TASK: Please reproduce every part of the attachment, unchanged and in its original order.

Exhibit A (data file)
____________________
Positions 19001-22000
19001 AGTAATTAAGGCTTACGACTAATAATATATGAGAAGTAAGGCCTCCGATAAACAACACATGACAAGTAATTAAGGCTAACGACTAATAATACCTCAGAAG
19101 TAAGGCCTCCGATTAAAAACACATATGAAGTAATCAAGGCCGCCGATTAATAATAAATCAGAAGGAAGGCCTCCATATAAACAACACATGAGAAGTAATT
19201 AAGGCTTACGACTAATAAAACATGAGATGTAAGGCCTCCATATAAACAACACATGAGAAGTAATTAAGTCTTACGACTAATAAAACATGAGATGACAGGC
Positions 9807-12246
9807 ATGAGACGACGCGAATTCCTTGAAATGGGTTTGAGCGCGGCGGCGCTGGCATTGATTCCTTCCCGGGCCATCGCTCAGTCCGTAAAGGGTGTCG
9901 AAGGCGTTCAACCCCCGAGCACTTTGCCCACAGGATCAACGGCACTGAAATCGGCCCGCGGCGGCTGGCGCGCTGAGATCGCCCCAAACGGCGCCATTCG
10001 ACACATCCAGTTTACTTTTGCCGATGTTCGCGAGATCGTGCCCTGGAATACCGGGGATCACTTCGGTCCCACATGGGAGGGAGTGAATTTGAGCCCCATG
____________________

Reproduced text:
Positions 19001-22000
19001 AGTAATTAAGGCTTACGACTAATAATATATGAGAAGTAAGGCCTCCGATAAACAACACATGACAAGTAATTAAGGCTAACGACTAATAATACCTCAGAAG
19101 TAAGGCCTCCGATTAAAAACACATATGAAGTAATCAAGGCCGCCGATTAATAATAAATCAGAAGGAAGGCCTCCATATAAACAACACATGAGAAGTAATT
19201 AAGGCTTACGACTAATAAAACATGAGATGTAAGGCCTCCATATAAACAACACATGAGAAGTAATTAAGTCTTACGACTAATAAAACATGAGATGACAGGC
Positions 9807-12246
9807 ATGAGACGACGCGAATTCCTTGAAATGGGTTTGAGCGCGGCGGCGCTGGCATTGATTCCTTCCCGGGCCATCGCTCAGTCCGTAAAGGGTGTCG
9901 AAGGCGTTCAACCCCCGAGCACTTTGCCCACAGGATCAACGGCACTGAAATCGGCCCGCGGCGGCTGGCGCGCTGAGATCGCCCCAAACGGCGCCATTCG
10001 ACACATCCAGTTTACTTTTGCCGATGTTCGCGAGATCGTGCCCTGGAATACCGGGGATCACTTCGGTCCCACATGGGAGGGAGTGAATTTGAGCCCCATG